The Malta Independent 21 January 2021, Thursday

A burning issue

Charles Flores Sunday, 10 January 2021, 10:35 Last update: about 11 days ago

I have always felt intrigued by the sheer connection between books/plays that people write in a miscellanea of languages across the world and socio-political realities. When the Nazi Party in Germany held its first book burnings, one of the works destroyed was an 1821 play by Heinrich Heine containing the famous prophetic phrase, “Where they burn books, they will also in the end burn people”.


The way people all over the globe have been reacting and taking positions over election results and the spread of the Covid-19 virus is startlingly scary. The current US saga of a soundly beaten president peddling threats, incitement, disinformation and blatant fake news in the desperate hope of clinging to power against the expressed wishes of the vast majority of American voters still dominates prime-time news, despite the Georgia senate seats. More so since the coup-like insurrection at the very heart of American democracy last Wednesday.

But it is not just the ranting of a president counting the days before he is due to be dumped into the abyss of history that is worrying most people. These have been unprecedented events and actions that are a major source of shock and concern for Americans of goodwill everywhere and the rest of the world. If American democratic values have gradually been reduced to bloodshed and to vandalizing the homes of leading politicians like Nancy Pelosi, a Democrat and Speaker of the US House of Representatives, and Republican Senate Majority leader Mitch McConnell, with graffiti, fake blood and a pig’s head, then the problem is far much deeper. Lashing out in this vicious way at a country’s leaders would normally be attributed to Third World nations, dictatorships and banana republics, certainly not the world’s only super power believing it can export democracy and freedom.

Don’t be misled into thinking these politics of fear are merely the perpetrations of pot-bellied white men and their obese wives, most of whom make up the 75-million-plus votes Donald Trump got in last November’s election. The herd immunity is not restricted to viruses and the masses. There is also herd mentality, shepherded into fits of sheer ignorance and utter disdain by politicians of the Trump ilk. When you read, as we have done recently, of a district chairman of the State Republican Executive Committee, Terry Harper, hinting that Senator Mitt Romney, from his own Party, should be executed for opposing a plan to block the certification of the 2020 elections results and arguing that this Repulican ploy “dangerously threatens our Democratic Republic” you begin to wonder and automatically switch back to Heinrich Heine and his connection between book-burning and people-burning.

This idea of using cruel metaphors in relation to politicians or their servers in power seems to be gaining ground. It’s like a reality show that has gone too serious and, undoubtedly, too far. Here, on this eternally polarised island, we have not been spared similar intimations of it in both the distant and recent past, as was the unfortunate case when it was intimated a Castille potentate should be taken out and shot. Not everyone is able to distinguish between the metaphor and pragmatic language.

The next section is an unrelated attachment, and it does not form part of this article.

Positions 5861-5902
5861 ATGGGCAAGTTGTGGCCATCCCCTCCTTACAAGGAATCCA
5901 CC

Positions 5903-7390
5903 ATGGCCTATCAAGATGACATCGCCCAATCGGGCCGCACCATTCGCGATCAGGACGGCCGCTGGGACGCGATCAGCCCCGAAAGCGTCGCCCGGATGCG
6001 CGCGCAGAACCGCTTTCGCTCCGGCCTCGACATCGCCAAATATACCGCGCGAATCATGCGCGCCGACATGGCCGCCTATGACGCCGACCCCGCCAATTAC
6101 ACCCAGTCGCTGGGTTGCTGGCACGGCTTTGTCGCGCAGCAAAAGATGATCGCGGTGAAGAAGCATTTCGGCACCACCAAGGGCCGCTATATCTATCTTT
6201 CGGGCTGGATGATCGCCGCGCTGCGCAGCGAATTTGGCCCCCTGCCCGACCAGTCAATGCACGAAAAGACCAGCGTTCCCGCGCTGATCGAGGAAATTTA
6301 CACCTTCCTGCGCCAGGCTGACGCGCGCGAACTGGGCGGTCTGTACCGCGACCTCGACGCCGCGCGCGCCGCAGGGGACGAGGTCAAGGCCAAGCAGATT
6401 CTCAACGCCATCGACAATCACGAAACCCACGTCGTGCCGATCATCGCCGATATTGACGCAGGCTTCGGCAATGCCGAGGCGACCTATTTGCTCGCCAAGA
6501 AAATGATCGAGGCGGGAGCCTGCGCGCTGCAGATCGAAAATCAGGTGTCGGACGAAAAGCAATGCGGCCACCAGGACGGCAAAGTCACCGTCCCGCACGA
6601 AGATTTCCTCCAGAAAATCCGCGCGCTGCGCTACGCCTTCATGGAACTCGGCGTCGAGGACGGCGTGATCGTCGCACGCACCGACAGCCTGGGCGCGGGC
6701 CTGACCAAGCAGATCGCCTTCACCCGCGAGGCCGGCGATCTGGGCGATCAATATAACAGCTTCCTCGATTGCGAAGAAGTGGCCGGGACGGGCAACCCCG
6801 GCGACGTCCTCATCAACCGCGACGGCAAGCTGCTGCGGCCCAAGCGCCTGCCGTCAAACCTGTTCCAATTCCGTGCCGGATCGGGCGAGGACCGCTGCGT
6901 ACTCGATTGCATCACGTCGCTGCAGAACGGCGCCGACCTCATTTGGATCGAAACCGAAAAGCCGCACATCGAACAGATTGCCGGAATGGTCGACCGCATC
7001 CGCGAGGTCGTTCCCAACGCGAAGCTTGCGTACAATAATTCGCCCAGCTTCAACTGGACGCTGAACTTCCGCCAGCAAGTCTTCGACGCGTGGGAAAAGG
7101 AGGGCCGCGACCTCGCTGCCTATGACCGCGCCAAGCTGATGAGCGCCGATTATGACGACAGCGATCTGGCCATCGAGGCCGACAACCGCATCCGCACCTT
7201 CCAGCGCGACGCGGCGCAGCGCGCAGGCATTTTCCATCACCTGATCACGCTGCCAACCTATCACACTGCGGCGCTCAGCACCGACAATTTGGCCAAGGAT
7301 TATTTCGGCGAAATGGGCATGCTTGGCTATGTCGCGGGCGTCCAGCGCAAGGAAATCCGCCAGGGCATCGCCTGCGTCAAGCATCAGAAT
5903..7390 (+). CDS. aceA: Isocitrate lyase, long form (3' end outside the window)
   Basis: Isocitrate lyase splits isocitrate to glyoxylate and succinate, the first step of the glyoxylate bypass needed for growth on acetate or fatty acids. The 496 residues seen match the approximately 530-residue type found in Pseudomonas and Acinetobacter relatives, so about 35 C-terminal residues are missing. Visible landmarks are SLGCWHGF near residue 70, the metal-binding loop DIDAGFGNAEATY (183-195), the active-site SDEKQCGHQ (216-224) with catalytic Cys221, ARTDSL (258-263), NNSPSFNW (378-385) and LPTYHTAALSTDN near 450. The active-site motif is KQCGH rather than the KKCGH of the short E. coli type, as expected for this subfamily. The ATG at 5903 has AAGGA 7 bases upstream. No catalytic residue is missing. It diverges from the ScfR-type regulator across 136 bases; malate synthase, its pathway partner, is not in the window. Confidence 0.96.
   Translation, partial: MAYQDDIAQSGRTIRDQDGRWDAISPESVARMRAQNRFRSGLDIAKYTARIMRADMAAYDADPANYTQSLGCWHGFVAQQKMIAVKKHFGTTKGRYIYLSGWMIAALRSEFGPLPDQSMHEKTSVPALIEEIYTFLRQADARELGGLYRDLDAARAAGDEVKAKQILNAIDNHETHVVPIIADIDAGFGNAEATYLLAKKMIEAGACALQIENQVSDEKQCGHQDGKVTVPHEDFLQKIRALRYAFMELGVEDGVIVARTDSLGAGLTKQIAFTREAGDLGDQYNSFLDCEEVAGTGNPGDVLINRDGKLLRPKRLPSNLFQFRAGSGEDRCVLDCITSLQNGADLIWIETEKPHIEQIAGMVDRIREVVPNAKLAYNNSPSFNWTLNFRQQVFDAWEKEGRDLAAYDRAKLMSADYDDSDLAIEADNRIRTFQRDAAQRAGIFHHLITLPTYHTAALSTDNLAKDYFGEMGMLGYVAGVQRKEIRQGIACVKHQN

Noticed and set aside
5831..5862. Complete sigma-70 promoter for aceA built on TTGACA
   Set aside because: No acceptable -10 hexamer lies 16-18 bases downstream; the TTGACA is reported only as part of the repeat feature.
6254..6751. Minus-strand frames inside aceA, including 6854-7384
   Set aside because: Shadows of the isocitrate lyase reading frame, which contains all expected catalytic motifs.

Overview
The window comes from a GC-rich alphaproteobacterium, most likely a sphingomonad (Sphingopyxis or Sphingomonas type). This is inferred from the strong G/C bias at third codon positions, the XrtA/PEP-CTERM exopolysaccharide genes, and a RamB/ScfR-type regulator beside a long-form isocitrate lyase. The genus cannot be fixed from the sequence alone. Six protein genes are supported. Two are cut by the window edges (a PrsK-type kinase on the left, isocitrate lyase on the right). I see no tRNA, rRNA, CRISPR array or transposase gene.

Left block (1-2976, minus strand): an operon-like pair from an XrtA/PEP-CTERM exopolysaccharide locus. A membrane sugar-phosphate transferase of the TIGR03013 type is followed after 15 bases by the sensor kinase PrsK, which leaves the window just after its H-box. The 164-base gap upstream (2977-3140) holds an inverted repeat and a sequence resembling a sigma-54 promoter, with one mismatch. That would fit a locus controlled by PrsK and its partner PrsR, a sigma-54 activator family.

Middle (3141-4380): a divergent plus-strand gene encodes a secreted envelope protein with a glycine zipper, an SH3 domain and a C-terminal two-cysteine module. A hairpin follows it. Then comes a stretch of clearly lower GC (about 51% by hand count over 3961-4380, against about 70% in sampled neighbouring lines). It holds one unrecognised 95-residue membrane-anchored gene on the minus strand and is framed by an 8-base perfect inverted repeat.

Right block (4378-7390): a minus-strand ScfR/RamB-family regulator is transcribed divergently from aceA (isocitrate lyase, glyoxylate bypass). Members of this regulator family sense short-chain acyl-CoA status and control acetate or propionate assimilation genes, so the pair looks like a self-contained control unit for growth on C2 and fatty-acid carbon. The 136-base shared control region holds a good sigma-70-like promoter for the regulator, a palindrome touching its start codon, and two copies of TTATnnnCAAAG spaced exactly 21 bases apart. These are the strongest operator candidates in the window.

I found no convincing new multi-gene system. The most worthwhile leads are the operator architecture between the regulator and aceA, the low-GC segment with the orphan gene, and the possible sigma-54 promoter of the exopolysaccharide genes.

To find oneself reading about communication gurus saying the US media has become a disgrace and insisting that “they don’t report news – they manipulate it” and that “Walter Cronkite must be spinning in his grave to see how biased and one-sided US TV news has become” also forms part of the inexplicable reality package that is hitting America and the rest of the world by default.

Even worse, that all 10 living former US defence secretaries, from Dick Cheney to Donald Rumsfeld, should come out insisting the military should play no role in President Donald Trump’s attempts to block the transfer of power to President-elect Joe Biden really did sound like an alarm bell. You’d think the spirit of the Armenia-Azerbaijan conflict over the disputed region of Nagorno-Karabakh is spreading across the US electoral boundaries.

In their opinion piece published in The Washington Post, the ex-defence secretaries said the time had come for the Republican incumbent to accept he had lost the 3 November election, adding that “efforts to involve the US armed forces in resolving election disputes would take us into dangerous, unlawful and unconstitutional territory”. Rumblings nobody would ever think they could hear in one’s lifetime coming from the US.

The whole insipid scene is complicated by the participation of top politicians who seem to find hidden opportunities in taking the Trump trail on the issue of electoral fraud. Among them is Senator Ted Cruz who, ironically, was insulted, as was his wife and father, by Donald Trump when the latter lost the 2016 Iowa caucuses to him. Trump had then falsely claimed he had won and accused Cruz of election fraud. When it gets to such myseries of political life, who can genuinely say he or she understands even an iota of it all?

In the meantime, pro-Trump protesters were dying and clashing violently with police on Capitol Hill and in Washington’s Black Lives Matter Plaza outside the White House on the saddest day of American politics and even on the very eve of a joint session of lawmakers to confirm the Electoral College vote won by Joe Biden during which some Republican members of the Senate and the House were objecting to the tabulation and trying to overturn the election.

The burning of books seems to be over, at least temporarily. Will the burning of people stop too?


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